Beyond the fields we know

Most life happens at the edges, most growth is at the margins. They are often fertile places where the interplay between different environments creates maximum possibility. Something similar happens in the inner landscapes when we move to the edges.

There are three different things at work here, and they are all equally essential. The comfort zone, the unknown and the boundary. Having space – physical and psychological – where we feel safe and relaxed, is essential. I’ve tried doing this the other way, (not deliberately, it’s just what I got) and it turns life into a perpetual, exhausting battle ground. Without much of a comfort zone, there is no rest, nor peace, and if everything is allowed to become a bit other, a bit threatening and untrustworthy it’s a form of insanity as likely to paralyse a person as anything else. These are all things we learn how to construct, but might not notice ourselves making. The comfort zone, the otherness and the borders are largely of our own devising.

The author Lord Dunsany used the refrain ‘beyond the fields we know’ to allude to Faerie. I find it a very helpful thought form.  The fields we know are familiar, close to home, part of our landscape. Things can happen there that are interesting and engaging, but they fall within a predictable framework. Beyond the fields we know, all bets are off. Nothing can be relied on to function in the same way. For Dunsany, the border between the two is shifting and unpredictable as well, and that’s an important point. Where we feel familiar, and comfortable, where we feel uneasy and exposed can change and it’s not always obvious why. Our own borders and edges shift, sometimes they are easily crossed, sometimes painfully difficult.

As a walker, I have learned the enchantment of going beyond the fields we know. Even a short detour on an unfamiliar track brings a sense of magical potential. To see a familiar landmark from an unfamiliar angle is to see it anew. Going into the unknown, we can look back and get a whole other perspective on the things we thought we knew.

Going too far into the unknown, without maps or references, can result in an overwhelming, overload of experience that we can’t always make much sense of. Too much of the unfamiliar at once can be hard to take. At the point where we are lost, confused and exhausted, the adventure sours into something miserable. We have to cross back over into the place we understand. And here’s another lesson from Dunsany, because if you start out in Faerie, with that as your comfort zone, then the fields you know are other fields entirely, and Faerie becomes the safe space to retreat back to. It is not the landscape that is inherently strange or mundane, it is our experience that makes it so. In several Dunsany tales, otherworldly things return to their otherworldly places because this world is just too much for them. We who live here all the time do not notice the things that might make it wonderful to someone else.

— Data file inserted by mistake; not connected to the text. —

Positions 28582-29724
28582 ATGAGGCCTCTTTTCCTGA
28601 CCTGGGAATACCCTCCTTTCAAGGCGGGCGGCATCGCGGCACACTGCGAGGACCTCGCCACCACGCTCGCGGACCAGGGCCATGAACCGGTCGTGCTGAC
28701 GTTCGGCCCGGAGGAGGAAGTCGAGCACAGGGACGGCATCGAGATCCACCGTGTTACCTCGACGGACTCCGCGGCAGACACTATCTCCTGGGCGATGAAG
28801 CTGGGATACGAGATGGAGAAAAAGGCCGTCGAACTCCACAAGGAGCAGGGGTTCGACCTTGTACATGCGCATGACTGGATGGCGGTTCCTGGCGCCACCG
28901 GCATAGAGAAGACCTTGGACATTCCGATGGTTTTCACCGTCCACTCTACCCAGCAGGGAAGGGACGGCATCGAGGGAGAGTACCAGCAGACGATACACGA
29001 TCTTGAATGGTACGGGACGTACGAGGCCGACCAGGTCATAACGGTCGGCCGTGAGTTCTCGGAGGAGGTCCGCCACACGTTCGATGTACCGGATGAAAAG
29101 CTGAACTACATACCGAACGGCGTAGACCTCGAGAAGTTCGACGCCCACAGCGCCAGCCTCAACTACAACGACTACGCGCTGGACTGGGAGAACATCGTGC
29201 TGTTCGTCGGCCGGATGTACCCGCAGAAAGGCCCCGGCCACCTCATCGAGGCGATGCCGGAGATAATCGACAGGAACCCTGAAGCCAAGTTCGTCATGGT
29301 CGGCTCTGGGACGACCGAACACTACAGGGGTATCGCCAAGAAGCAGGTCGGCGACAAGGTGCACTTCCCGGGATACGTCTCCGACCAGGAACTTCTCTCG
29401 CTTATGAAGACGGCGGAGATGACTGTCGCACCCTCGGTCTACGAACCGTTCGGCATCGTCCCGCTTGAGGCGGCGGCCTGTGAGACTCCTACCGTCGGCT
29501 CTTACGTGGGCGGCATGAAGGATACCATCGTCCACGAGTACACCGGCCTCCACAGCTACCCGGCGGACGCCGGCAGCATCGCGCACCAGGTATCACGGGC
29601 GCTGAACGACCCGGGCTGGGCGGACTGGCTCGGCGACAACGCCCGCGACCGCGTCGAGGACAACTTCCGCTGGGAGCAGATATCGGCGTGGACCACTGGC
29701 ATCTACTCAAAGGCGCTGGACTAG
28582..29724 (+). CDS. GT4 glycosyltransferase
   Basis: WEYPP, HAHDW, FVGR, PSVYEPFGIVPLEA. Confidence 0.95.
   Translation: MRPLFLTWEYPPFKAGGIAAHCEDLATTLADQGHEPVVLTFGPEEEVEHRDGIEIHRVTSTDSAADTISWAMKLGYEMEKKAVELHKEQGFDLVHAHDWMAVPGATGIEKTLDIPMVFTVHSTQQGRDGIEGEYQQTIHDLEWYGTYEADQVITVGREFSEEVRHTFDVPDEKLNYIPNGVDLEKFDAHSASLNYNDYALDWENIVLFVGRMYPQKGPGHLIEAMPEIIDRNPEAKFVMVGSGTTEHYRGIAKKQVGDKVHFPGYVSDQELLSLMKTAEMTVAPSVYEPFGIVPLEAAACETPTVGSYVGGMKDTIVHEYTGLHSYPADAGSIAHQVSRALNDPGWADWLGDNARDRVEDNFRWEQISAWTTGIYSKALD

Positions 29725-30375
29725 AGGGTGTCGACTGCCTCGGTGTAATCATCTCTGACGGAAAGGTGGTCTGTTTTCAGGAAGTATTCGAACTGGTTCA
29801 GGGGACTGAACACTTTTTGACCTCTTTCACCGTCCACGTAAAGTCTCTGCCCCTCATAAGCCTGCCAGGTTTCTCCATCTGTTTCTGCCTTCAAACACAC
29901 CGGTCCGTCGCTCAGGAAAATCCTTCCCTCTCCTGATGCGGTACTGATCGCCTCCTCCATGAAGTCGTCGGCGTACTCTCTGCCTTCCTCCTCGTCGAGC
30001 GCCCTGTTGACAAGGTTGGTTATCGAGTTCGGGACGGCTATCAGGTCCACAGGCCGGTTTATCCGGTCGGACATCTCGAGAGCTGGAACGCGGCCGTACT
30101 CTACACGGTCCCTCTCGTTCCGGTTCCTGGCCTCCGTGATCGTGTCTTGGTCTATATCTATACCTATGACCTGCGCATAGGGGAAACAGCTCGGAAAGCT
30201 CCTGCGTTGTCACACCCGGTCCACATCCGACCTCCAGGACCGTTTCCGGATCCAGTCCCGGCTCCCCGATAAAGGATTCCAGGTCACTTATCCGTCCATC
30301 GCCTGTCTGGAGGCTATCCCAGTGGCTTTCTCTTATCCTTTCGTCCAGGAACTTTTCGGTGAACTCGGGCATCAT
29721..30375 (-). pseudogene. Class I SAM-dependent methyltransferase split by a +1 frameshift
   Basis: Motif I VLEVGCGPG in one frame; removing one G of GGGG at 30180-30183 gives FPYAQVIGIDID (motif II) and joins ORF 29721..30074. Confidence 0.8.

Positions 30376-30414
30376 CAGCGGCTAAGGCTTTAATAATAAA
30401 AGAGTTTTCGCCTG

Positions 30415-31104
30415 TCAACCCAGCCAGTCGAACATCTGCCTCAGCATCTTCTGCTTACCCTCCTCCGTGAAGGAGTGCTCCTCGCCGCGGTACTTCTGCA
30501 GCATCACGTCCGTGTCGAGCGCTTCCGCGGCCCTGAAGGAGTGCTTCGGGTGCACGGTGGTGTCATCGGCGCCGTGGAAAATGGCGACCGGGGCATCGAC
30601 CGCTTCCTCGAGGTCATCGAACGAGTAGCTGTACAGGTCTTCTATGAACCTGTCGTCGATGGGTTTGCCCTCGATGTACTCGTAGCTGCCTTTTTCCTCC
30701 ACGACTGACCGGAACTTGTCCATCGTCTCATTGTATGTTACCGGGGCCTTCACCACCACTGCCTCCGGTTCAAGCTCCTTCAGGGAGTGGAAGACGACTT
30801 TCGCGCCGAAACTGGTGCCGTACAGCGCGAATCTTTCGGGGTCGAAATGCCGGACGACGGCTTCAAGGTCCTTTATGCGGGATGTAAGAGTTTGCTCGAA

About Nimue Brown

Druid, author, dreamer, folk enthusiast, parent, polyamourous animist, ant-fash, anti-capitalist, bisexual steampunk. Drinker of coffee, maker of puddings. Exploring life as a Pagan, seeking good and meaningful ways to be, struggling with mental health issues and worried about many things. View all posts by Nimue Brown

5 responses to “Beyond the fields we know

  • Sally

    Wise words Nimue, thank you. Very apt on the day before meeting you and lots of other new friends in one particular field which may have much of Faerie about it!

  • Aurora J Stone

    These are wise words. The value of the familiar and the need to stay where it’s always safe can be as ‘dangerous’ as stepping too far beyond it. It is a challenge to find the places of balance and near balance where one can walk the shifting ground of the boundaries and maintain connection enough with the familiar. Of course stepping beyond is part of the adventure and often where the lessons we need are to be found, and ones we can easily avoid if we stay too safe. There is a fine and significant difference between the foolishness of seeking the ‘glamour’ beyond the fields we know and going there as one on a true quest. How one is responded to there may be reflected in the intention that begins the journey.

  • lornasmithers

    I also love this metaphor, and the way you’ve used it here, particularly in relation to those perspective shifts, where going beyond the boundary and into the unknown can change our perspective. And in extreme cases change our perception completely, so that even the known lands seem completely unfamiliar.

    Really interesting point about the reciprocity between us and Faerie. Myths and folklore teach us the gods and the fay desire interaction with humans, to seduce them, take their forms, to swap offspring. Perhaps some of this stems from them seeing our world as being as wondrous as we see theirs. Thanks for sharing this, something to contemplate further.

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